Networking – Part II: How LinkedIn Fits In

I’m not convinced that it does.

HandshakeIn the first part of this series, I summarized my views on good, old-fashioned networking and why I’m such a strong believer in it.

In this article, I’ll explain how I see LinkedIn, a professional social networking service, fit into my idea of networking.

LinkedIn

One of the biggest social networks for professionals is LinkedIn. The idea is that you set up an account and provide resume-like profile information. You then “connect” with other LinkedIn members, who become part of your direct network. Through them, you are indirectly connected to other people and can, supposedly, ask for introductions to make any of those people part of your direct network.

View Maria Langer's profile on LinkedInI’ve been a member for about two years now. As of this morning, I have 63 direct connections, 3200+ “two-degree” connections and a whopping 271,000+ “third degree” connections. Yet in the two years I’ve been a member with all these relationships, I have yet to get any leads — solid or otherwise — for work.

I’m not the only one. This is evidently a major complaint among members. Yet they all stick to it, trying to work the system.

Why LinkedIn Isn’t Working For Me

I have three theories on why LinkedIn is not working — at least not for me:

  • Linked in, being an Internet-based network, appeals primarily to technology people. So the user base is deeply skewed toward technology-related fields. I’m a writer who writes about using computers, so I’m on the fringe of this network. I think that people more heavily involved in technology may find LinkedIn more valuable. But I’m extremely disappointed with the number of aviation-related professionals on LinkedIn. Of the three that I’m directly connected to, I brought all of them into the system and two of them only have one direct connection: me.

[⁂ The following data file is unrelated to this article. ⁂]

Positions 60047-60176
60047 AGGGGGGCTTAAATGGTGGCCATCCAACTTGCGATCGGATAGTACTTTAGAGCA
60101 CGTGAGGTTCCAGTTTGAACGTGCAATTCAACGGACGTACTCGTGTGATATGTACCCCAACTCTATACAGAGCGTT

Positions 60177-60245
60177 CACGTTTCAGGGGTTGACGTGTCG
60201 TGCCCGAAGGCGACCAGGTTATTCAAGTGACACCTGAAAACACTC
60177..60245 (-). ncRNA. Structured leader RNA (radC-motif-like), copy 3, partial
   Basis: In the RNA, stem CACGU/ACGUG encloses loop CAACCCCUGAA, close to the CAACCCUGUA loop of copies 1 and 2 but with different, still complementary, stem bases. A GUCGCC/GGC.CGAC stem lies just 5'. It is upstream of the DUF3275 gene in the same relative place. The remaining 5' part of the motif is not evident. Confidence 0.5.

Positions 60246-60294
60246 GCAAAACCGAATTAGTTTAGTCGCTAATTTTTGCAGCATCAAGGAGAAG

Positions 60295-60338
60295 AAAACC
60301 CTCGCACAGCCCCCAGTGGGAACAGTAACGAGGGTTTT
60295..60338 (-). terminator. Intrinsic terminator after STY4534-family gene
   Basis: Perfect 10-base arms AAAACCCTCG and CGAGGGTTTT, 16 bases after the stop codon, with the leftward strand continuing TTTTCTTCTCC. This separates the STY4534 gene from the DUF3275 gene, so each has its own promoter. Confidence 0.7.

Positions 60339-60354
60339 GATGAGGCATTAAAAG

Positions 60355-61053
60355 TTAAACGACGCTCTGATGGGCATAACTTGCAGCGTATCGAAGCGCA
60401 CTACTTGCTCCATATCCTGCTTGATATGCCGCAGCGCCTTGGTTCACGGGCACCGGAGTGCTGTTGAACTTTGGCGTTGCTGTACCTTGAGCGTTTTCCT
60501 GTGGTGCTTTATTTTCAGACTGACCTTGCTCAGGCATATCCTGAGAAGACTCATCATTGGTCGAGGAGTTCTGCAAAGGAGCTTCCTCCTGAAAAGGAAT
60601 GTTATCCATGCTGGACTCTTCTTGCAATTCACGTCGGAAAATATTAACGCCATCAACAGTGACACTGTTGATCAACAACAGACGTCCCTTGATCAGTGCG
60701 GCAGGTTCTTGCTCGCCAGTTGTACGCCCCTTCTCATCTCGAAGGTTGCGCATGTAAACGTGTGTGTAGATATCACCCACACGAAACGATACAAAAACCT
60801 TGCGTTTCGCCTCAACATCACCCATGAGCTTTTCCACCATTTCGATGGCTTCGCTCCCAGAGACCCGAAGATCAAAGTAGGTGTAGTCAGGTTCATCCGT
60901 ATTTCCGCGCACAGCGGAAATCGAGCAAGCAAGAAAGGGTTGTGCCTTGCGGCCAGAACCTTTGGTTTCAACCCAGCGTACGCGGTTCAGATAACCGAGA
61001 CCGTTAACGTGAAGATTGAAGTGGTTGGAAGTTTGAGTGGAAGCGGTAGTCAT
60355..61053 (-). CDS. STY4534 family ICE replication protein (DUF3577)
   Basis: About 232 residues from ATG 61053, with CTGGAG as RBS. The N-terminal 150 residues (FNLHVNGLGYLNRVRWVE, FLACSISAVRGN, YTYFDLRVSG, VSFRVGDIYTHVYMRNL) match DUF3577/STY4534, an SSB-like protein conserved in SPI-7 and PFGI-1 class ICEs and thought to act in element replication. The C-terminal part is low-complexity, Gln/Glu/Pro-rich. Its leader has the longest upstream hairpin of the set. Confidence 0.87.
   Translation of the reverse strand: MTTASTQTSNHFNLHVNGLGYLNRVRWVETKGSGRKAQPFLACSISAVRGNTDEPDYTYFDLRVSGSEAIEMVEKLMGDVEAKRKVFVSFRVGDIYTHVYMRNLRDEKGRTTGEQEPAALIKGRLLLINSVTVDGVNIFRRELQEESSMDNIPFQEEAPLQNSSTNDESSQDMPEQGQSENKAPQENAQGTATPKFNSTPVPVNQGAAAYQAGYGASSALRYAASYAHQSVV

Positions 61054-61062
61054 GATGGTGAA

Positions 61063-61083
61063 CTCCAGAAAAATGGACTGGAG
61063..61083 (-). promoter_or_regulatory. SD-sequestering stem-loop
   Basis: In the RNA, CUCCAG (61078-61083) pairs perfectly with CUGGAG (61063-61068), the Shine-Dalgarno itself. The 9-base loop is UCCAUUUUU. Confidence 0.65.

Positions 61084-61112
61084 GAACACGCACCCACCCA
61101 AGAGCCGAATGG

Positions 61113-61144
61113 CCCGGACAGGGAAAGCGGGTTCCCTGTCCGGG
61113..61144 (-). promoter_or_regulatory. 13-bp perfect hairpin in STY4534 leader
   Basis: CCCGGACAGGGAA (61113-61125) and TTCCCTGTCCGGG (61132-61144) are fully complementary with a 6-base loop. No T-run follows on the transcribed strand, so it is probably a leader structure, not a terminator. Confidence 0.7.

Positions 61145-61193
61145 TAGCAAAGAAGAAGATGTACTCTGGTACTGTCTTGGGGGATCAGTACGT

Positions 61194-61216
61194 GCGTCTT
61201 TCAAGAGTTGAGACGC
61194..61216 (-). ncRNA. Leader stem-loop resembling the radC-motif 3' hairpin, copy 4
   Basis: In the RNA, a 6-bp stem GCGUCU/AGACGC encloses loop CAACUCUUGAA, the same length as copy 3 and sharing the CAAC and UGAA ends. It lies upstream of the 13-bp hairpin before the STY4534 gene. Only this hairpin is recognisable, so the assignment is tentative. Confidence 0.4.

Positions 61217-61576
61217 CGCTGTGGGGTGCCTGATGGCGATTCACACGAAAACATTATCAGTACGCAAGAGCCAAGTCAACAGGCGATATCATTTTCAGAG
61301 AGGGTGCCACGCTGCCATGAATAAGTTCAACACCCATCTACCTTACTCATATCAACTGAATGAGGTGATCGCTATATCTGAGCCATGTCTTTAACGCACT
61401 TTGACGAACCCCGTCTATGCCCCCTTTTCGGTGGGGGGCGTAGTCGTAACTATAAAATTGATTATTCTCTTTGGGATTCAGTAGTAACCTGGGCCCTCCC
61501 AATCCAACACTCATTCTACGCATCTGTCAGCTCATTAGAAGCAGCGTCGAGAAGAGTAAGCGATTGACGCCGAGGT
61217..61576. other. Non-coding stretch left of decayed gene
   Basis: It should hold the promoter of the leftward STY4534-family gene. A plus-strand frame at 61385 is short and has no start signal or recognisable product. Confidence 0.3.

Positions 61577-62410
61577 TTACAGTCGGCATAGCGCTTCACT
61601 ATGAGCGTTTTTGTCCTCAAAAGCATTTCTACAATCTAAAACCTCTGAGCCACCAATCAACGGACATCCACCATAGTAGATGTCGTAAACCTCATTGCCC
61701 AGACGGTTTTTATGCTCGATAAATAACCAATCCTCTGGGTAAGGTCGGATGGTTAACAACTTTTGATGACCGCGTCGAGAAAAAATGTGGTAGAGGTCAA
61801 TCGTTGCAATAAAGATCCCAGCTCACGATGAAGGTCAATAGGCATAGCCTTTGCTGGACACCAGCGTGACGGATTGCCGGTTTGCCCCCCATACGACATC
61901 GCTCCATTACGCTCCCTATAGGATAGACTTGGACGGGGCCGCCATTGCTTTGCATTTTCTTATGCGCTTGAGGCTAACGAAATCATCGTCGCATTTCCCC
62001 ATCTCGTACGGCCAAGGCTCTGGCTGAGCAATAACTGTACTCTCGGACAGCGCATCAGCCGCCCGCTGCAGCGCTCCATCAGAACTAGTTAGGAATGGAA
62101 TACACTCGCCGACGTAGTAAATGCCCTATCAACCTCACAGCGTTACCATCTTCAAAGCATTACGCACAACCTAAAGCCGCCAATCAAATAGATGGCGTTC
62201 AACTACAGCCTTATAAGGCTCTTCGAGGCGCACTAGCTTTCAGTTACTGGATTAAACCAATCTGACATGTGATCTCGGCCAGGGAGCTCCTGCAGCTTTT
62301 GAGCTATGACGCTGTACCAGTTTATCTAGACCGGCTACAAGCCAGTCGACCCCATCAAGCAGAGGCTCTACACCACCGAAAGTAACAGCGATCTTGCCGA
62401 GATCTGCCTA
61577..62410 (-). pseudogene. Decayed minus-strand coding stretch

• Members have either the “what’s in it for me” or lack of confidence problem I discussed above. As a result, they’re not very likely to highly recommend contacts. To be fair, however, I have had no requests for recommendations in the past two years. In other words, no one has come to me and asked for information about any of my contacts, which include freelancers that do layout, indexing, writing, and all kinds of publishing-related work.
  • Members simply aren’t working the system.

You Gotta Work the System

A few months ago, when a LinkedIn contact asked me whether I’d ever gotten any work because of my LinkedIn membership, after admitting that I hadn’t and discovering that he hadn’t, I offered to ask a friend of mine who I consider a professional networking expert. She’s also a member of LinkedIn and she’s the one who’d pulled me on board. When I asked her the question, she admitted that she hadn’t gotten any work either.

“But I’m not trying very hard,” she added.

I knew immediately what she meant. You can’t simply put your name in a hat and wait for someone to call you with work. You need to work your connections. You need to make sure everyone remembers you and thinks about you when they have a need. You need recommendations. You need to build new connections through the ones you already have.

In other words, you need to network the old fashioned way.

And that’s where LinkedIn falls short of people’s expectations. Yes, you can use it to track down contact information for former classmates and colleagues and clients. But unless you actively keep in touch with these people, you may as well keep an address book in your desk drawer. LinkedIn only puts out what you put into it.

Full Circle

Which brings me back to my original example. Suppose I add Adam to my list of LinkedIn contacts. (The big challenge, of course, is getting him to sign up if he isn’t already a member — non-tech people are extremely cautious about signing up for any online service, even if it’s free.) And suppose Pete (remember him?) is also a member of LinkedIn and gets John to join. Pete refers John to me via LinkedIn. John sees my resume and is impressed. He asks Pete for an introduction. Pete uses LinkedIn to introduce me to John. John becomes part of my network and I introduce him to Adam.

Seems like a long, roundabout way to get things done, but if all of us were already members of LinkedIn before any of this started, it would go smoothly, like clockwork. And, theoretically, a lot of it would be do-it-yourself stuff, with John finding me through Pete’s contact list. A few clicks and introductions are made. E-mail is exchanged, then phone calls. And relationships are solidified by business transactions.

That’s the idea behind LinkedIn.

Sadly, that’s not what’s happening. Not yet. But I’ll continue to try to build my LinkedIn network and try to make some use of it.

Are You LinkedIn?

If you’re a linked in member, use the comments link or form for this post to share your LinkedIn user ID with the rest of us.

If you’re not, check it out. You might benefit from it.

Either way, I’d love to hear experiences of LinkedIn users. Use the comments link or form for this post to share them.

One thought on “Networking – Part II: How LinkedIn Fits In

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